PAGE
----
SlowSlip Propagation Speeds
Abstract
Combined seismic and geodetic data from subduction zones and the Salton Trough have revealed slow slip events with reasonably welldefined propagation speeds. This in turn is suggestive of a moreorless well defined front separating nearly locked regions outside the slipping zone from interior regions that slide much more rapidly. Such cracklike nucleation fronts arise naturally in models of rateandstate friction for lablike values of a/b, where a and b are the coefficients of the velocity and statedependence of the frictional strength (with the surface being velocityneutral for a/b=1). If the propagating front has a quasisteady shape, the propagation and slip speeds are kinematically tied via the local slip gradient. Given a sufficiently sharp front, the slip gradient is given dimensionally by ∆τp r/μ', where ∆τpr is the peaktoresidual stress drop at the front and μ' the effective elastic shear modulus. Rateandstate simulations indicate that ∆τpr is given reasonably accurately by bσ\ln(Vmaxθi/Dc), where σ is the effective normal stress, Vmax is the maximum slip speed behind the propagating front, θi is the the value of "state" ahead of the propagating front, and Dc is the characteristic slip distance for state evolution. Except for a coefficient of order unity, ∆τpr is independent of the evolution law. This leads to Vprop/Vmax ~μ'/[bσ\ln(Vmaxθi/Dc)]. For slip speeds a few orders of magnitude above background, \ln(Vmaxθi/Dc) can with reasonable accuracy be assigned some representative value (~45, for example). Subduction zone transients propagate on the order of 10 km/day or 101 m/s. Geodetic data constrain the average slip speed to be a few times smaller than 1 cm/day or 107 m/s. However, numerical models indicate that the maximum slip speed at the front may be several times larger than the average, over a length scale that is probably too small to resolve geodetically, so a representative value of Vprop/Vmax may be ~106. For μ'=40 GPa and a lab value of b of ~102, this implies a value of σ of order 1 MPa. While this is extremely low, it is broadly consistent with the observed periods of these events [Liu and Rice, JGR 2007], their very large dimensions (length scales are proportional to σ1), and their low stress drops (of order 102 MPa). The 2005 Salton Trough event had a similar propagation speed but a stress drop and slip speed of order 100 times larger, broadly consistent with lab values of b and hydrostatic pore pressure. Another contrast, possibly related to the difference in effective stress, is that the subduction zone events are associated with tremor while the Salton Trough event was associated with more typical earthquakes.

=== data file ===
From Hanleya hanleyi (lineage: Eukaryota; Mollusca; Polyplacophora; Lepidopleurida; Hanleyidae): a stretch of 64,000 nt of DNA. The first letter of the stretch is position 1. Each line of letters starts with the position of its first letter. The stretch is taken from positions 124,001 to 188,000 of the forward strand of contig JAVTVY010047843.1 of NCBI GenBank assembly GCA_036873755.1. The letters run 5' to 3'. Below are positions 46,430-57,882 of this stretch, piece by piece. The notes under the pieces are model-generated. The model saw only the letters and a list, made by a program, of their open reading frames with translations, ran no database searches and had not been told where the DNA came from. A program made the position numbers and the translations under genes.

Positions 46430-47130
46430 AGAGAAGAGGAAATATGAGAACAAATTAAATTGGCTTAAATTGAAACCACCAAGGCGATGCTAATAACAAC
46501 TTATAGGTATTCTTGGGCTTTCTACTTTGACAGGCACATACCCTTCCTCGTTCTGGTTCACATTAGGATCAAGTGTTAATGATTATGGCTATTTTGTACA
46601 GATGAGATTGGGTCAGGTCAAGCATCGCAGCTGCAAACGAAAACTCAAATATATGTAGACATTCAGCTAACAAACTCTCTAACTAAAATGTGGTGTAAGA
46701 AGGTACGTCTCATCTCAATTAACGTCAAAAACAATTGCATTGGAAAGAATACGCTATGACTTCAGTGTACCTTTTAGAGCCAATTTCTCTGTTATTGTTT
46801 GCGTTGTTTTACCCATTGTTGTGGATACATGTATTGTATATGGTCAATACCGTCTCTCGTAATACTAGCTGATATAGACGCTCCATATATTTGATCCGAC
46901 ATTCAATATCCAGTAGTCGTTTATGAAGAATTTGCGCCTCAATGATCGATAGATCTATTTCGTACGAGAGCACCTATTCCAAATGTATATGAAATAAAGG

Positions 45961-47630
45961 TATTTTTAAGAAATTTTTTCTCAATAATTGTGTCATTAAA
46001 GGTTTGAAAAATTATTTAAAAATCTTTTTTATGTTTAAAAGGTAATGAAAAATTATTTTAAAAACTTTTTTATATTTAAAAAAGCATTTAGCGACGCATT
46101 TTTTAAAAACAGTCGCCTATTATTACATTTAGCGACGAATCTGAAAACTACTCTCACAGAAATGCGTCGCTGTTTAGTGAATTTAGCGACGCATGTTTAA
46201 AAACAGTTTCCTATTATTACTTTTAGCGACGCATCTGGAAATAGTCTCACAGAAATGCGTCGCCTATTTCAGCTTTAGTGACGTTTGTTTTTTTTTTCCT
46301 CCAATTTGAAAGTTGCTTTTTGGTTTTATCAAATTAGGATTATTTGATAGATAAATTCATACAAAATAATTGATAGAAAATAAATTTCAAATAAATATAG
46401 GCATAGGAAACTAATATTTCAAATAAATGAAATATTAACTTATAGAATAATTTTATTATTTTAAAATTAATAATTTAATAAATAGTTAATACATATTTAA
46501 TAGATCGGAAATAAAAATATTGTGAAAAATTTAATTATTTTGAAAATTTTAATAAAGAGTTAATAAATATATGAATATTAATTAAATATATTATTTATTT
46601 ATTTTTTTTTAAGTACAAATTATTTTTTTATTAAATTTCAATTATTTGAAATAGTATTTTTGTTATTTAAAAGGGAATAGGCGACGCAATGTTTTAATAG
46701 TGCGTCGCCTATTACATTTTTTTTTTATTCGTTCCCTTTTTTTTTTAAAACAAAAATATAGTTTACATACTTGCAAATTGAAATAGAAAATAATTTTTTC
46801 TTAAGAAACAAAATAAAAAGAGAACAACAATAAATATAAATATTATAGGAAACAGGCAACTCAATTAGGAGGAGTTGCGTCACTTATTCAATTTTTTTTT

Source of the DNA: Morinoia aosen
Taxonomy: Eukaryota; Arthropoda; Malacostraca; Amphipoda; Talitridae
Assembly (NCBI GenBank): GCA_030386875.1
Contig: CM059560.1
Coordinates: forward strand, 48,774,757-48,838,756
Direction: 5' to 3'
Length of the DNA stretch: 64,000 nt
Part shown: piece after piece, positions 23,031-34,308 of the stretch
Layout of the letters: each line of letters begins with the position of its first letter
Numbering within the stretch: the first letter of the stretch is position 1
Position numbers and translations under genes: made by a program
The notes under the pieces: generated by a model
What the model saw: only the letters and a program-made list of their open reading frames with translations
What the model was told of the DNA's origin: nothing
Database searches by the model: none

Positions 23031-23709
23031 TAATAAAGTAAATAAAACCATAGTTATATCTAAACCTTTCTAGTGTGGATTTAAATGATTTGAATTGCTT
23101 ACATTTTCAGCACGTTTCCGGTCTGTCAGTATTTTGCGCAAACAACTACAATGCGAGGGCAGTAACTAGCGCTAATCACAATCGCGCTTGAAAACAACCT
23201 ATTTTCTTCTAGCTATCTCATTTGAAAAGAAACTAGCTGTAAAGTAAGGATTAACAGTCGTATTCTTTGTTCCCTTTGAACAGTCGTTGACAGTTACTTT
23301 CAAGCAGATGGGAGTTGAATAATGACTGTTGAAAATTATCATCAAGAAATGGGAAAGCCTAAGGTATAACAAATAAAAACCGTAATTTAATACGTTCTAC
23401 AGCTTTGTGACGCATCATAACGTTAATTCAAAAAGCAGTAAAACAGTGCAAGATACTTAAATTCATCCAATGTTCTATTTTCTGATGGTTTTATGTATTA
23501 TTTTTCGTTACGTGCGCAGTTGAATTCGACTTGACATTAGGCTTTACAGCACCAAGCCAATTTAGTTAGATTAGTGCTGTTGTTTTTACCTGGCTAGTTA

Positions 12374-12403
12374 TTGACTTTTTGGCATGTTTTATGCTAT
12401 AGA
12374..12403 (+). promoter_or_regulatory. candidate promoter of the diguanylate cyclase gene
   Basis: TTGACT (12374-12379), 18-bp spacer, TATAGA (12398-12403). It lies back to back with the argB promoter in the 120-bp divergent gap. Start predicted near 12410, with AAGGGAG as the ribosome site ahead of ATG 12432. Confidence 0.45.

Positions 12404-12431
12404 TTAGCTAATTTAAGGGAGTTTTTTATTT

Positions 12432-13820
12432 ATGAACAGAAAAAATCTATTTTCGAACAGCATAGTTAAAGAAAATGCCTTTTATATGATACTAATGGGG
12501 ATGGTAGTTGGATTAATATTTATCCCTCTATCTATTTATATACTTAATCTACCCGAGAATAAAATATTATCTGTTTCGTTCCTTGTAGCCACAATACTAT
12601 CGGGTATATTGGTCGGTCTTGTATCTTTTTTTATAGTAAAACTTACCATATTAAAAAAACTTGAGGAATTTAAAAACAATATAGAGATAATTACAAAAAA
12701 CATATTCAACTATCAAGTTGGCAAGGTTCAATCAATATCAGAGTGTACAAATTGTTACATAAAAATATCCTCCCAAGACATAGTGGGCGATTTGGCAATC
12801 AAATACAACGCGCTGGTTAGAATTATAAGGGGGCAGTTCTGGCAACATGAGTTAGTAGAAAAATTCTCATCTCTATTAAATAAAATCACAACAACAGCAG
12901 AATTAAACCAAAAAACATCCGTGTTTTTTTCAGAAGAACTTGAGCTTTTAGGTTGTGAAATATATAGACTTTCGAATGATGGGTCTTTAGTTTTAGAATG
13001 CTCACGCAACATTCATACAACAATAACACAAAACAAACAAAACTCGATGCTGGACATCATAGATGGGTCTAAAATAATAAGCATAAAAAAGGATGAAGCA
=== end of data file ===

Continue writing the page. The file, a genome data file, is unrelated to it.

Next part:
Publication:

AGU Fall Meeting Abstracts
 Pub Date:
 December 2007
 Bibcode:
 2007AGUFM.S12B..01R
 Keywords:

 8118 Dynamics and mechanics of faulting (8004);
 8170 Subduction zone processes (1031;
 3060;
 3613;
 8413)